Kajsa Tylen: Cyclist's 32,000-mile ride smashes world record
A cyclist has set a new world record for female riders by covering 32,326 miles (52,025 km) in 12 months.
Kajsa Tylen, 40, from Nottingham, broke Billie Fleming's 1938 record of 29,604 miles (47,642 km) on 24 November, but continued cycling until the end of the year.
She has cycled every day since 1 January riding across England and parts of mainland Europe.
She says she took on the challenge to inspire people to do more exercise.
Ms Tylen has built up the miles by riding from her home in Nottingham as well as taking part in events across the country.
For the last day, she left home and finished at Leisure Lakes Bikes in Breaston, Derbyshire.
The business analyst, originally from Sweden, battled through illness, bad weather and muscular pain to surpass Ms Fleming's record.
Ms Tylen, who took a year off work, said: "It's not sunk in yet and I don't think it ever will it's a such a ridiculously big number to have ridden.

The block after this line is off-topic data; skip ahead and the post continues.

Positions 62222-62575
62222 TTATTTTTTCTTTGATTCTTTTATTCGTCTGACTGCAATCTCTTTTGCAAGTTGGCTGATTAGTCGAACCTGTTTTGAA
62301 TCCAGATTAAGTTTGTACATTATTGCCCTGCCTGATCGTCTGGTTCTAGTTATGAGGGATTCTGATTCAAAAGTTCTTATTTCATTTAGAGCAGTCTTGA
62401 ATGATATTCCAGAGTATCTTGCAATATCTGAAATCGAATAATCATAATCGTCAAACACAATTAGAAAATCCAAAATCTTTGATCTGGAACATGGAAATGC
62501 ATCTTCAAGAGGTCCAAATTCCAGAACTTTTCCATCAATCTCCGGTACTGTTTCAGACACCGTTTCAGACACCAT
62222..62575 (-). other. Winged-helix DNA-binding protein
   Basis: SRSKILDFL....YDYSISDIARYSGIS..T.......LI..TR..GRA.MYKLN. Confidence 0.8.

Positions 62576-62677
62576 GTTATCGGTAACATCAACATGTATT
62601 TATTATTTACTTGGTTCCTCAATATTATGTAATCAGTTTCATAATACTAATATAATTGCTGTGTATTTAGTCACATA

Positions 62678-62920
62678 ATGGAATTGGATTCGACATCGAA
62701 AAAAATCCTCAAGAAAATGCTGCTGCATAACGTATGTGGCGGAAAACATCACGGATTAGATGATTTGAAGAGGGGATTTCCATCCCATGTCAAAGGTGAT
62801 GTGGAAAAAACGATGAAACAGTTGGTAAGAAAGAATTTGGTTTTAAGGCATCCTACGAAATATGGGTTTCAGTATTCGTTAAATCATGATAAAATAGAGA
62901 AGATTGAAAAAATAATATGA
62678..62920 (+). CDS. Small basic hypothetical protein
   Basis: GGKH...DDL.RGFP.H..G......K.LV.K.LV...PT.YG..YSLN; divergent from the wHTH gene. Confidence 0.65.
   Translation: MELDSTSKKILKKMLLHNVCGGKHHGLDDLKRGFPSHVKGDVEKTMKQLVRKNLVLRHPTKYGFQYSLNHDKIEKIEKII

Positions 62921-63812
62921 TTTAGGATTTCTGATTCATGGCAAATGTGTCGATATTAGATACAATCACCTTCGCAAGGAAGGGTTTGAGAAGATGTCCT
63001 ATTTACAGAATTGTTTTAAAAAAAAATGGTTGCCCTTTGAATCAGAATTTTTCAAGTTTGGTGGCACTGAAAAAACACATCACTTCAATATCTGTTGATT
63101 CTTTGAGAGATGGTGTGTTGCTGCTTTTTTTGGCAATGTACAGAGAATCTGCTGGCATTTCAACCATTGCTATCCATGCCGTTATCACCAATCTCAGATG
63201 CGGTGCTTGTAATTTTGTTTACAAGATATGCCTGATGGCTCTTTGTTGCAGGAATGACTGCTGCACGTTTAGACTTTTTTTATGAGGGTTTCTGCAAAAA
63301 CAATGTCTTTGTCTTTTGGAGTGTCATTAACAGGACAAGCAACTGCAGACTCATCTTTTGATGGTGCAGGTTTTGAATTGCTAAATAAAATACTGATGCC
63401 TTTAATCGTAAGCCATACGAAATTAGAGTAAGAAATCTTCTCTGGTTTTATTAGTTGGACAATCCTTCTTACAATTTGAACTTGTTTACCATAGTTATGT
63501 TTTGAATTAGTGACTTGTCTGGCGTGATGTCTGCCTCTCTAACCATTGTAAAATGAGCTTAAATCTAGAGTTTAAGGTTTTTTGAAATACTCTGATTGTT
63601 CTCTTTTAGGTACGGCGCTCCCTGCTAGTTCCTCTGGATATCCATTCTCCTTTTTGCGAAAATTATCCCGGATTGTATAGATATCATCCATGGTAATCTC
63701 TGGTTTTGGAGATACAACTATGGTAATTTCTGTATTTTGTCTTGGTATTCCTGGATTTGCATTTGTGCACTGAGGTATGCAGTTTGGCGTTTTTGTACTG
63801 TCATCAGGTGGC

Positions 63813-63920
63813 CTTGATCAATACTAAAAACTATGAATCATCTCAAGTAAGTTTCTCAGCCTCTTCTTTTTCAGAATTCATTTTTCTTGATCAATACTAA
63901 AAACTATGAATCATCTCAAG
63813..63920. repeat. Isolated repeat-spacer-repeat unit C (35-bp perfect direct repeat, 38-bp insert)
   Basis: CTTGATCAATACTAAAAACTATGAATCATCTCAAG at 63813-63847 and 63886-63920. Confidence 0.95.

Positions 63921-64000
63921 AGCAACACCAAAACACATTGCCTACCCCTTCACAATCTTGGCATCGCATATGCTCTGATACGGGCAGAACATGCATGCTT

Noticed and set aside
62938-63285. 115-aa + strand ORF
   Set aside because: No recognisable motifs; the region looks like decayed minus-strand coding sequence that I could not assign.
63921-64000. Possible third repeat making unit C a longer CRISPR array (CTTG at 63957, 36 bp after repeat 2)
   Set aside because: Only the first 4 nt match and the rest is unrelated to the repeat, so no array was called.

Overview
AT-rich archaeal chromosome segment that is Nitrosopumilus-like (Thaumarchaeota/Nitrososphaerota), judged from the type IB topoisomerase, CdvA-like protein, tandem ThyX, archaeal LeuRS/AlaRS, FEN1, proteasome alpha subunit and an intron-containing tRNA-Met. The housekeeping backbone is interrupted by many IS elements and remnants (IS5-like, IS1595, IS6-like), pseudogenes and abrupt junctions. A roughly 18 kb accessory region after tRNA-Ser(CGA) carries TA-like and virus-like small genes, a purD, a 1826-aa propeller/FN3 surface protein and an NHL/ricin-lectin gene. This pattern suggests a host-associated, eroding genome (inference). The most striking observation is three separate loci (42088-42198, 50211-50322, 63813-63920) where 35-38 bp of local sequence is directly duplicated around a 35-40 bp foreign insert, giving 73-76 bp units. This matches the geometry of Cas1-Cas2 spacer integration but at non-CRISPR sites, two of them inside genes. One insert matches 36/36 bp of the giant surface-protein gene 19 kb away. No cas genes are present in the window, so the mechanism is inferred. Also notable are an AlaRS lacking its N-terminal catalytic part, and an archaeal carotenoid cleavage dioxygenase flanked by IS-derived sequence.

"I always knew I'd finish it unless I got injured or ill, but sometimes I wanted to pack it all in.
"I had to write event logs and I've got notes on the back on them and on some I've just written "why am I doing this?".
She cycled across Europe, battling through strong headwinds and heavy rain.
In Scandinavia, in the summer, she rode through the night while the sun was still visible, an experience she described as "spectacular".
Her achievement is expected to be verified with Guinness World Records at a later date.
US cyclist Amanda Coker also claims to have broken Billie Fleming's record, but has been riding to a different set of rules.
She is allowed to slipstream other riders and use a different bicycle if she wishes, while Ms Tylen cannot.
Who was Billie Fleming?
- Billie Fleming, née Billie Dovey, was born in Camden, London, in April 1914
- She started her record ride on 1 January 1938 from London on a Rudge-Whitworth bicycle
- The cyclist averaged 81 miles (130km) a day but rode further during better weather
- She did the 29,604 miles without support and did not carry any water, just a saddle bag with clothes and tools
- The record remained for more than 70 years later despite numerous attempts to break it
- Before Mrs Fleming died, in May 2014, she was still getting letters from people saying how much she inspired them to cycle
Source: Cycling Weekly